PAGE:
7 agile tips for accelerating ICD-10 today

16 Jun 2015 5:23 PM | Brian Kelley

From GovHealthIT.com   |   June 16, 2015  
Denny Brennan, Executive Director of the Massachusetts Health Data Consortium and David Delano, Project Director for the Mass eHealth Collaborative

Many healthcare providers and payers – large and small – are advancing toward ICD-10 readiness after two to three years of planning, assessment, design, implementation, testing and contingency planning. These organizations have substantially reduced their exposure to ICD-10 financial, technical and operating risks.

Many other organizations, however, have delayed their ICD-10 preparation; for these organizations, the risks posed by opting to hold off on implementation are much greater. The limited time remaining reduces their tolerance for errors and delays in executing this transformation successfully.

Agile methodologies streamline and simplify complex technical projects where complexity is high, requirements are fluid and time is short. By incorporating agile elements in their ICD-10 implementation, health care organizations can speed attaining the essential levels of training, documentation and coding required to survive October 1st and build an effective program for enhancing these competencies in the months that follow.

For two years, ending March 31 of this year, the Massachusetts Health Data Consortium (MHDC) convened 88 of the Commonwealth’s payers and providers to meet the challenge of achieving ICD-10 compliance well in advance of this October’s deadline. With the program management support of the Massachusetts eHealth Collaborative (MAeHC), the ICD-10 Project spanned all facets of ICD-10 preparation (e.g., assessment, design, testing, and implementation).

Among the many strategies, tactics, methods and insights produced by the ICD-10 Project were seven agile approaches that could substantially reduce wasted effort and improve the productivity of ICD-10 implementations for organizations who have delayed their conversion to the new standard, specifically:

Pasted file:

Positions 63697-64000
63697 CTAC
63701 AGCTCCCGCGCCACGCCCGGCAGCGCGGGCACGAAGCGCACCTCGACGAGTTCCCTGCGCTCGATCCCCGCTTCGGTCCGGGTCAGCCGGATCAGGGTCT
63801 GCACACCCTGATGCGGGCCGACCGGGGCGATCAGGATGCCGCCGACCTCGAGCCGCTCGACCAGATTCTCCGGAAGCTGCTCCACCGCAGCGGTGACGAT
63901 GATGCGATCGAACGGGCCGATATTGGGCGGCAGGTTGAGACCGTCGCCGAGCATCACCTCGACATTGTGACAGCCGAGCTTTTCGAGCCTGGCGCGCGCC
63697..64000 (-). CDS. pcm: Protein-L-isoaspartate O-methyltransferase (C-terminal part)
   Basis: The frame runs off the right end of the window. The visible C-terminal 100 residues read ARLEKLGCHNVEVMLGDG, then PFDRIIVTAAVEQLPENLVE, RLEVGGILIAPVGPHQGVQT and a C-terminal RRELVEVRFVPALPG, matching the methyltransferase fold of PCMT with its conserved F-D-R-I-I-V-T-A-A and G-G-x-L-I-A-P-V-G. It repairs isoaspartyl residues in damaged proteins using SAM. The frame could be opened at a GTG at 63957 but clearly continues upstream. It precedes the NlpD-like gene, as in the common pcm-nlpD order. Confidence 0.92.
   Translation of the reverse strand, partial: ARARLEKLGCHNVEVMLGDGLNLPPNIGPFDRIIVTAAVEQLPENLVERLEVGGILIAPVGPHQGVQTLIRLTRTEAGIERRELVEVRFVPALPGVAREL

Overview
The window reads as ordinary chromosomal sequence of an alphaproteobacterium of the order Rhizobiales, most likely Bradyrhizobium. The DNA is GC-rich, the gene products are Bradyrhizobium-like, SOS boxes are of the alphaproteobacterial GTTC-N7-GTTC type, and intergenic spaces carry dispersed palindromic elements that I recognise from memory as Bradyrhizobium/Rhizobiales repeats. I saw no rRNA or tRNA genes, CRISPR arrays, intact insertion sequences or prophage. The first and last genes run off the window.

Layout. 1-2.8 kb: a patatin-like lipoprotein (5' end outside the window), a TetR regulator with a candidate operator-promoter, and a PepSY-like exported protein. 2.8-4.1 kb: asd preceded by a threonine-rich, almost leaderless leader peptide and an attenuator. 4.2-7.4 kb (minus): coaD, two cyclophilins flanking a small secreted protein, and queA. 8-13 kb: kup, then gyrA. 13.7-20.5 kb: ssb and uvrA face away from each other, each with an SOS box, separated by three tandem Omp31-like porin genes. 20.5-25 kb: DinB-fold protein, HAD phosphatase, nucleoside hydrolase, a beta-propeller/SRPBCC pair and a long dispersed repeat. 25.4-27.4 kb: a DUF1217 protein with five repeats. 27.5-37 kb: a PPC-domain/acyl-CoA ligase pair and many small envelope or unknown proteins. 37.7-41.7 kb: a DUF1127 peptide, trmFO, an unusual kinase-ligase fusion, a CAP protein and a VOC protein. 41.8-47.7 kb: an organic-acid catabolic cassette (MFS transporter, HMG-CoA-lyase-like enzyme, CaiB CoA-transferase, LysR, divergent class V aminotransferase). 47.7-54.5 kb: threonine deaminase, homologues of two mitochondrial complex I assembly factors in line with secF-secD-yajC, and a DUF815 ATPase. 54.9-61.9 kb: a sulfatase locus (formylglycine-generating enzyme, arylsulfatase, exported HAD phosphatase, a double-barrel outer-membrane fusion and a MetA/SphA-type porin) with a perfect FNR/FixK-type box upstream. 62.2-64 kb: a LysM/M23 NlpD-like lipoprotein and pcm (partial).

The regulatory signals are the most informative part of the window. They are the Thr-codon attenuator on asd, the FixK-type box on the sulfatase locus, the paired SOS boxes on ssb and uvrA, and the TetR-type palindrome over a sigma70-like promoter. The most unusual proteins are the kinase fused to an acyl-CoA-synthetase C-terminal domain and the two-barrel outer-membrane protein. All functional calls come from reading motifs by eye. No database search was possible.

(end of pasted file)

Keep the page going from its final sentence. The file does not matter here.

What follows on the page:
1. Know the time, not how the watch is built. When time is tight and success is measured in achieving rapid and increasing ICD-10 effectiveness, traditional project management tools and methods will slow progress to a halt. Replace project management software, presentations and progress reports with more and briefer daily project status meetings to accelerate progress and keep the team on track.

  2. Aim, fire, ready. If you were relocating to France on October 1st, and did not yet speak any French, you would not adopt a traditional French curriculum today to meet your communications needs four months from now. Chances are you would learn the basic French words and sentences necessary to meet your basic needs when you arrive and build your knowledge of syntax, case and conjugation over time. Traditional ICD-10 programs are not unlike traditional French curricula. They place a greater emphasis on comprehensiveness — assessment, governance, process documentation and project management — than on utility. While this level of structure is useful to support long-term transformation, it will impede the rapid, iterative methods that build essential competence more efficiently. Dedicate some of your ICD-10 program “infrastructure” to “rapid action” initiatives that will enable your organization to acquire a basic level of ICD-10 competence as quickly as possible.